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Bedwetting 3X more likely with low vitamin D – June 2014

3X more likely for 5-7 year-old children to have NE if low vitamin D - 2014

Relationships between 25-Hydroxyvitamin D and Nocturnal Enuresis in Five- to Seven-Year-Old Children - 2014
PLoS One. 2014 Jun 9;9(6):e99316. doi: 10.1371/journal.pone.0099316. eCollection 2014.
Li L1, Zhou H2, Yang X1, Zhao L1, Yu X1.

Vitamin D has been recognized to contribute to various physiological processes. However, no study has investigated serum 25-hydroxyvitamin D [25(OH)D] concentrations in children with nocturnal enuresis (NE) in the English literature.

In the present study, serum 25(OH)D concentrations were measured in five- to seven-year-old children with NE and compared with those in non-enuretic children to investigate whether there was any relationship between 25(OH)D and NE as the first time in the literature.

Two hundred forty-seven five- to seven-year-old children were recruited from Taizhou, Zhejiang Province, China. Serum 25(OH)D concentrations were measured, and the structured questionnaire was administered to the parents of all children. Low 25(OH)D was defined as serum 25(OH)D concentrations below 20 ng/ml.

The prevalence of NE was 7.3% in the group of children with 25(OH)D concentrations that exceeded 20 ng/ml; this prevalence was much lower than the 17.5% observed in the group of children with 25(OH)D concentrations below 20 ng/ml (p<0.05). After adjusting for potential confounders, serum 25(OH)D (≥20 ng/ml) was significantly associated with NE and represented a protective factor against NE (OR = 0.31, 95%CI = 0.092, 1.0, P<0.05). A nonlinear relationship between 25(OH)D and NE was observed. The prevalence of NE decreased with increasing 25(OH)D concentrations above 19 ng/ml. Additionally, children exhibiting higher frequencies of bedwetting had lower 25(OH)D concentrations [5-7 times/week: 18.3±4.8; 2-4 times/week: 20.9±4.1; 0-1 times/week: 23.6±6.4 (ng/ml), P<0.05)].

CONCLUSIONS: Low 25(OH)D was associated with an increased risk of NE in children aged five to seven years.

PMID: 24911026
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44% of 7-15 yearold children cured by 1,000 IU daily for 2 months - RCT June 2018

Effect of vitamin D and omega-3 on nocturnal enuresis of 7-15-year-old children.
J Pediatr Urol. 2018 Jun;14(3):257.e1-257.e6. doi: 10.1016/j.jpurol.2018.01.007. Epub 2018 Feb 5.
Rahmani E1, Eftekhari MH2, Fallahzadeh MH3, Fararouei M4, Massoumi SJ1.
1 Department of Clinical Nutrition, School of Nutrition and Food Sciences, Shiraz University of Medical Sciences, Shiraz, Iran.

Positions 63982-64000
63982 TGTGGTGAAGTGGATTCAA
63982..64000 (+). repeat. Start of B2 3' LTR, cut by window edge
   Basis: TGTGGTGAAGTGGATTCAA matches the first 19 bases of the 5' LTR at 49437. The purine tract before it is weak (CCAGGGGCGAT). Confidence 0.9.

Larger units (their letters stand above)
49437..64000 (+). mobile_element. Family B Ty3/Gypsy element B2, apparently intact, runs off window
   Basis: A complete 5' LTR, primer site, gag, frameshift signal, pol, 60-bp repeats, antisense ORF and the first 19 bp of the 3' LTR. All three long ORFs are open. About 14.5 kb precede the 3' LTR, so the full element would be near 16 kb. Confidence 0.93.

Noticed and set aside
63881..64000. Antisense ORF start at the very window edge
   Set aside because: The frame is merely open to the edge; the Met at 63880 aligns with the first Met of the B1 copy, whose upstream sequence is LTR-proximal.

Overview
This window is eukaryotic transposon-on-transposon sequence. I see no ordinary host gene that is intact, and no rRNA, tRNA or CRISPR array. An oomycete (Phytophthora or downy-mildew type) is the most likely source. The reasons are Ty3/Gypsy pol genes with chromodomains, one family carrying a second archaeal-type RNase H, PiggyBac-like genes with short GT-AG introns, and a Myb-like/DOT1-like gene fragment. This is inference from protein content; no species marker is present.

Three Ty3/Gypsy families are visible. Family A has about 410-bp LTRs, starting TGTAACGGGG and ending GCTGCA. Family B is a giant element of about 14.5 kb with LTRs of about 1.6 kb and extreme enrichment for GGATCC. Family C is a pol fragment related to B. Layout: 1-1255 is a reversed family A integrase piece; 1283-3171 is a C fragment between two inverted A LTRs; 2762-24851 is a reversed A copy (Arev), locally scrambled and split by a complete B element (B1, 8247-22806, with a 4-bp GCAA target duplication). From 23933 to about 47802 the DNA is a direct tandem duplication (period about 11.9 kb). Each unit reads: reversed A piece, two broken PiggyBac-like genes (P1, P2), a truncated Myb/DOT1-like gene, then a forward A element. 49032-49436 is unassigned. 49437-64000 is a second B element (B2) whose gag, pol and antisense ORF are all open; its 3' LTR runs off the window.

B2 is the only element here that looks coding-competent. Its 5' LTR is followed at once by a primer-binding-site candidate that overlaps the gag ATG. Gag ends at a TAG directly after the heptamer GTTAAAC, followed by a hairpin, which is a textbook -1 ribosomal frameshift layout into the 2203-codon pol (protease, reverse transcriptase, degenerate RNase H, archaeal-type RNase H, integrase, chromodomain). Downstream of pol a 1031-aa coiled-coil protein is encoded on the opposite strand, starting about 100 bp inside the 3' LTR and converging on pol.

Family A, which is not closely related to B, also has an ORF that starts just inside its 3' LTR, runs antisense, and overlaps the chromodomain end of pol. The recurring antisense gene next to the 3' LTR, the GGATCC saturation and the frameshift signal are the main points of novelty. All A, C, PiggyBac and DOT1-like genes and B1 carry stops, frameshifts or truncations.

2 Department of Clinical Nutrition, School of Nutrition and Food Sciences, Shiraz University of Medical Sciences, Shiraz, Iran. h_eftekhari at yahoo.com.
3 Nemazi Hospital, Nephrology Research Center, Shiraz University of Medical Sciences, Shiraz, Iran.
4 HIV/AIDS Research Center, Shiraz University of Medical Sciences, Shiraz, Iran.

Nocturnal enuresis is known to be a common urinary bladder complication in children. Recent studies have associated vitamin D and omega-3 insufficiency with nocturnal enuresis.

This was a 2-month randomized, placebo-controlled, double-blind trial to measure the effects of vitamin D, omega-3 supplements, and their combination on nocturnal enuresis among 7-15-year-old children.

Participants (180 children with nocturnal enuresis) were selected from children referred to the Pediatric ward of Imam Reza Clinic in Shiraz, Iran. Demographic information and anthropometric measures were taken. Fasting blood and urine samples were also collected, and serum vitamin D and urine prostaglandin E2 were measured before and after intervention. Enuretic children were randomly assigned to four groups: Group A, vitamin D (1000 IU/day); Group B, omega-3 (1000 mg/day); Group C, both omega-3 (1000 mg/day) and vitamin D (1000 IU/day); and Group D, placebo.

The results suggested that the study groups were not significantly different regarding demographic and anthropometric measures at baseline. Comparison of different groups revealed that 44.4% of participants in Group A, 28.2% of Group B and 45% of Group C were cured from enuresis (P = 0.03). Serum 25(OH) D was significantly increased in Group A, but urine prostaglandin E2 was not significantly decreased in response to supplementation. Although supplementation with both Group A and Group B were found to be effective, the combined intervention did not increase the effect of each intervention solely.

The results showed that supplementation with vitamin D and omega-3 could reduce the number of wet nights among 7-15-year-old children with nocturnal enuresis.

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Attached files

ID Name Comment Uploaded Size Downloads
4027 NE F1.jpg admin 10 Jun, 2014 12:44 24.45 Kb 909
4026 Nocturnal Enuresis.pdf PDF 2014 admin 10 Jun, 2014 12:43 259.14 Kb 655
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